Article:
A search of literature discussing protocols, practice guidelines, standard orders, and critical paths was conducted to compile elements critical to the design and successful functioning and implementation of both manual and automated protocol systems.

Research and surveys confirmed that timeliness, flexibility and analysis of variance were critical factors for success. Rules, guidelines, or care plans had to be available to the provider at the time decisions were being made. Plans had to be adaptable to complicating circumstances, such as multiple problems, each with its own critical path, in a way that was helpful rather than burdensome to staff members. Their output needed to become the basis of charting, rather than an added record keeping burden. Variances from critical paths needed to be monitored, analyzed, and used as the basis for future modifications. Where the system was not flexible enough to be used in most cases for which it was intended, it became a headache and failed.

On the basis of our research, we have defined protocols in as flexible a manner as possible. Each protocol can be defined by the following components:

  1. Trigger. This is a combination of one or more circumstances which indicate if a particular protocol is applicable. Among these are the reason for visit, clinical diagnosis, clinical procedures, the patient's age, sex, employment, medical history, test results, functional capacities, outcomes, and the completion of actions specified by other protocols.
  2. Actions. Activities specified by a protocol, which may have prescribed sequences, starting times, durations, required precedents, specified providers or technicians, allowable variances, and their anticipated causes.
  3. Events. Status descriptions, milestones, outcomes, or examination results. Protocol may anticipate meeting these at specific times, and key actions off of the success or failure to do so.
  4. Forms. Routing slips, orders and care instructions, educational materials, letters to employers.
  5. Data Tables. Set of predefined formatted records which are created each time a protocol is triggered in order to facilitate tracking and analysis of outcomes. The data that needs to be recorded in these tables must be specified as part of the protocol definition.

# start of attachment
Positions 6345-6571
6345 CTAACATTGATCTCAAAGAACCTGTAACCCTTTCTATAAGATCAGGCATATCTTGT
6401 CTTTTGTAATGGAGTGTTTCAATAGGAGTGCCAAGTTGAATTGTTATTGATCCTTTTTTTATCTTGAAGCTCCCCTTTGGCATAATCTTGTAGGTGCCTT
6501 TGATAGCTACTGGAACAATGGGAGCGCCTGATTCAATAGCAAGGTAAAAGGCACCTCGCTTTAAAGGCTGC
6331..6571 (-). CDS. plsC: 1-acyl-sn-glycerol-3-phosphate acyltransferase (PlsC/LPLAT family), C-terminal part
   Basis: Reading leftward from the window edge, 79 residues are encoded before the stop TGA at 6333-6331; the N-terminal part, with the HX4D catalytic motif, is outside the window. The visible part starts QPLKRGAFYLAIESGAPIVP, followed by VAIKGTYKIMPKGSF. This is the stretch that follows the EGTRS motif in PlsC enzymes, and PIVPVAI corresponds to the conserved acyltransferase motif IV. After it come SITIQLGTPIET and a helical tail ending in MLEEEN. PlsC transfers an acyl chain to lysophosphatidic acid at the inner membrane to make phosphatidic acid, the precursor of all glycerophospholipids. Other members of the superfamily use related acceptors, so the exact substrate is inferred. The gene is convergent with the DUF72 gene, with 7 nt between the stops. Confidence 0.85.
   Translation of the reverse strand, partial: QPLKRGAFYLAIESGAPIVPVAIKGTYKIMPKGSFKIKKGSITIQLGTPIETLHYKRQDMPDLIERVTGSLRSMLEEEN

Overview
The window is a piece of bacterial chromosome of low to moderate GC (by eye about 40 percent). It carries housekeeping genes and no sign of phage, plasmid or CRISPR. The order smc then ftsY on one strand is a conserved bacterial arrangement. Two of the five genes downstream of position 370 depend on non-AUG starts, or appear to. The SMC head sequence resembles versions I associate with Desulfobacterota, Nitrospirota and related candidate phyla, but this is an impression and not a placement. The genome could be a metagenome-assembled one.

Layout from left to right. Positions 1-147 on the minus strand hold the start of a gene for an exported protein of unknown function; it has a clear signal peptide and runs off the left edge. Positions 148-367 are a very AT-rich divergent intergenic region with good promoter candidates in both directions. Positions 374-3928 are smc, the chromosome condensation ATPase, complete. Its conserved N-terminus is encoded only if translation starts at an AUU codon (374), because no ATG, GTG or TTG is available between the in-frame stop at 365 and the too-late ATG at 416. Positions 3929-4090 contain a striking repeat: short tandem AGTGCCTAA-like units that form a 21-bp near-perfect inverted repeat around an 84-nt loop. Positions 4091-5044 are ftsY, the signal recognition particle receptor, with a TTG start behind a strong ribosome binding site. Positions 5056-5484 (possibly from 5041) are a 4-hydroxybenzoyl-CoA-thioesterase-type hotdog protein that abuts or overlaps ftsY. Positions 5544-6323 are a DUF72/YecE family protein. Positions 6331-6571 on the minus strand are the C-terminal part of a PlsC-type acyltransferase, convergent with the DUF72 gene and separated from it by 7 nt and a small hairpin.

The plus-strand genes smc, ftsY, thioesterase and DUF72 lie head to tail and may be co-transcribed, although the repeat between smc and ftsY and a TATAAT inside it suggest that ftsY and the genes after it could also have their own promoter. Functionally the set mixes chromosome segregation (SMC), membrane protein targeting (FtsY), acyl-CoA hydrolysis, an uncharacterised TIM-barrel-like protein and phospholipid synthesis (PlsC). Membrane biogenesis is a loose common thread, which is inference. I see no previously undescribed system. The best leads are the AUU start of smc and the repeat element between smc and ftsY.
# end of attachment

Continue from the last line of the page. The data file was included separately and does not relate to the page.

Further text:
6. Reports. Feedback and analysis of protocol effectiveness and outcomes.

We have defined data tables with the fields needed for describing all protocol components. Development of data entry screens for setting up and defining protocols and their components are nearing completion. These screens are being developed using the Delphi application development language.

In the prototype each time a triggering event occurs, a set of data to track all prescribed actions, relevant events, outcomes, and variances is initialized. This set of records may include patient demographic information, and historical data. It is set up to simplify the tracking, and facilitate comparison and analysis of outcomes in other instances when protocol was triggered. It also allows the system to function in situations where the information on how or where to find all needed data is not available.

Every field definition in a data table can optionally contain information on the location, file name, file format, file key, and query condition of data that can be used to automatically fill in the appropriate information. This is the basis of the means of linking specific data elements to data from software that is already in place at any particular site. Protocols themselves can have data gathering scripts, which can run several queries and automatically fill in much of the information needed for tracking. Data Links through scripts or definitions will greatly improve the efficiency with which protocols are triggered and monitored, but they are optional, and can differ from site to site.

During the term of the Phase I grant a major shift in information technology occurred. This shift was driven by the acceptance and possibilities present by the popularity of the World Wide Web. The Web Browser has become the focal point of the desktop due to its power to integrate voice, e-mail, sound, images, and data into a single window in a platform independent application. This greatly changed the way in which information could be handled. Add to this the trend toward managed care and HMO's and virtually overnight the ability to use TCP/IP based solutions, i.e.: Web browsers and servers, to fill the need to share information in the medical community between hospitals, doctors and with remote offices blossomed over night.

Our Phase I proposal was based on a platform and operating system dependent paradigm, restricted to local area networks or dedicated high speed wide area networks. Obviously the emerging platform independent, operating system independent, completely flexible wide area network paradigm of the Internet presented us with an approach that would be a far more viable solution and cost effective solution for all medical groups. Therefore we applied the goals of the grant to pursue a far more up-to-date and infinitely more viable solution.

We split our prototype protocol engine into separate components. We developed the protocol definer as a Windows application. With this protocols can be setup and defined from any PC. The other components of the protocol engine, the event monitor, rules enforcer and message handler were written and compiled to run as background processes on a Unix based Web Server. We also converted our DOS based medical package, ck_Medical to a Unix based package. This means that we can use our product and our Phase I prototype over any TCP/IP link. We can serve the emerging managed care networks and HMO that are built from a collection of practices and doctors anywhere in the community or the world. Managed care groups in one part of the state, or in separate states, could easily build a virtual organization with consolidated billing and protocol control.